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British-led eurosceptic group in EU Parliament collapses

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British-led eurosceptic group in EU Parliament collapses

Nigel Farage - Photo © European Union 2014 - source EP

(BRUSSELS) - British eurosceptic leader Nigel Farage's group in the European parliament collapsed on Thursday, ending a short-lived alliance that he formed with Italian populist Beppe Grillo after elections in May.

The demise of the Europe of Freedom and Direct Democracy (EFDD) group came after a Latvian legislator pulled out. That meant the group no longer had members from the minimum required seven countries.

It also meant Farage's UK Independence Party (UKIP), which won its first seat in the British parliament in a historic by-election last week, could lose out on millions of euros of political funding from Brussels.

"Latvian MEP Iveta Grigule left EFDD group today. EFDD no longer has members from at least seven countries, so declared dissolved today," parliamentary spokesman Jaume Duch said in a tweet.

After a strong performance in May's European parliament elections, fuelled by growing discontent across a continent suffering from a stalling economy and high unemployment Farage gathered 48 MEPs to form the group.

UKIP members make up the largest contingent, followed by 17 from Italian comedian Grillo's populist Five Star movement.

A furious Farage accused European Parliament leaders of "political blackmail".

He said European parliament president Martin Schulz and the head of the centre-right European People's Party, Manfred Weber, had told Grigule she had to resign to secure the leadership of a parliamentary delegation to Kazakhstan.

- 'Banana republic' -

"President Schulz would be more suited to being the president of a parliament in a banana republic," Farage said.

"It would seem he has exceeded his role that should apply to a neutral chairman or president of a parliament. I believe this is an example of political bias on an extraordinary scale."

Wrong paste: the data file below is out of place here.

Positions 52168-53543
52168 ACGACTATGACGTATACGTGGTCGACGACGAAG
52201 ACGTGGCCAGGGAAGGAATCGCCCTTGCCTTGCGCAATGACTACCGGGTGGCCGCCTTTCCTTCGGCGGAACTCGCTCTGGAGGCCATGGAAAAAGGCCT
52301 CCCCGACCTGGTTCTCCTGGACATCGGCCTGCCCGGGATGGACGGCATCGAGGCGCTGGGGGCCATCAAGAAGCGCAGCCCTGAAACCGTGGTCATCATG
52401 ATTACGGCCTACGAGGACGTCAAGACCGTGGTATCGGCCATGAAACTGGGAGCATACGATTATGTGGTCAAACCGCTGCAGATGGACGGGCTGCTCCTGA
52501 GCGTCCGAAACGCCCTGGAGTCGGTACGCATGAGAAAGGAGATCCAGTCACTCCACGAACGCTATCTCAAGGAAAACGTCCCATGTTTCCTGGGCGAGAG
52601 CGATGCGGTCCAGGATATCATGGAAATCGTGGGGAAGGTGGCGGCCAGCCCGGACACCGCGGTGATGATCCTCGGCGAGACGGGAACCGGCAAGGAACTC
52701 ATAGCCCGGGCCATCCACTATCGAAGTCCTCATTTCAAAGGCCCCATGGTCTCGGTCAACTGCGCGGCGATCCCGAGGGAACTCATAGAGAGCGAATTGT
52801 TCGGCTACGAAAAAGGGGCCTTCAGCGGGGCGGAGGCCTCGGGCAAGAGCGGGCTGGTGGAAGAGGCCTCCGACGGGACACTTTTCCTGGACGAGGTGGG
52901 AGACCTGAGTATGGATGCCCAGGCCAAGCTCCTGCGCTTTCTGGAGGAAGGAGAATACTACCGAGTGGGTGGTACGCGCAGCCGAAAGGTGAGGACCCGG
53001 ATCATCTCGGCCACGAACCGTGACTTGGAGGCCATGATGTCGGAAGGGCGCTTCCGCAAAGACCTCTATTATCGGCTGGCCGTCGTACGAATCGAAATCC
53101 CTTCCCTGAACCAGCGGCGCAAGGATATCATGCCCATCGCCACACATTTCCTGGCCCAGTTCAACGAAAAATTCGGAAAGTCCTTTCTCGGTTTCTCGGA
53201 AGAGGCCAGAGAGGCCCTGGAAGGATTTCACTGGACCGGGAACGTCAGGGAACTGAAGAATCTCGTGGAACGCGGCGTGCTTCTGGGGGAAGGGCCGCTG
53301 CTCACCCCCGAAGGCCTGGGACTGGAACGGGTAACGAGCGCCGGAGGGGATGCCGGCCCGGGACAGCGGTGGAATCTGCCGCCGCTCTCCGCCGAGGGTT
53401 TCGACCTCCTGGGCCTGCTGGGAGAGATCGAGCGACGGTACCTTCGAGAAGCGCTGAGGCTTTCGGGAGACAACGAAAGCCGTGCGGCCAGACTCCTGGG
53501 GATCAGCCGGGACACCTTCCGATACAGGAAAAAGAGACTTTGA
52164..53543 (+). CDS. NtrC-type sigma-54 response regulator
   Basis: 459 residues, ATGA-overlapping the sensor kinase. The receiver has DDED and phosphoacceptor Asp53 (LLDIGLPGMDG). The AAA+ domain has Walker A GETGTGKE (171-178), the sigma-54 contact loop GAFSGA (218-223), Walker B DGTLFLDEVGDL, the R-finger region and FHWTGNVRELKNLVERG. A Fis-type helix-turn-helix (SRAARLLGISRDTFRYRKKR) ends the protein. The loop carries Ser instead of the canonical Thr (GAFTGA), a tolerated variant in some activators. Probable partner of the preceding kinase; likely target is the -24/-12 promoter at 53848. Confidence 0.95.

Its MEPs will now sit as unattached members, like French far-right leader Marine Le Pen, with whom Farage refused to do a deal after the parliament elections.

UKIP, which wants to pull Britain out of the European Union and is also campaigning for stronger immigration controls, could now lose signficant political funding as a result of not being in a European Parliament group.

The EFDD group was able to claim an extra 5.6 million euros ($7.1 million) a year in EU subsidies after its formation, according to the Open Europe think-tank.

The European People's Party, which is the largest group in the Brussels parliament, celebrated the collapse of Farage's group.

"First defeat for eurosceptics!" the group tweeted.

The beer-swilling, chain-smoking Farage has built a groundswell of popular support in Britain, presenting himself as an outsider to traditional politics, especially to Conservative Prime Minister David Cameron.

In Britain, two Conservative politicians have defected to UKIP in recent weeks and one, Douglas Carswell, won re-election to parliament last week.

With a British general election just seven months away, Cameron is under increasing pressure from within his own party to beat UKIP at their own game with more right-wing, anti-EU policies.

Cameron has promised to hold a referendum in 2017 for Britain to decide whether to remain in the European Union.

 


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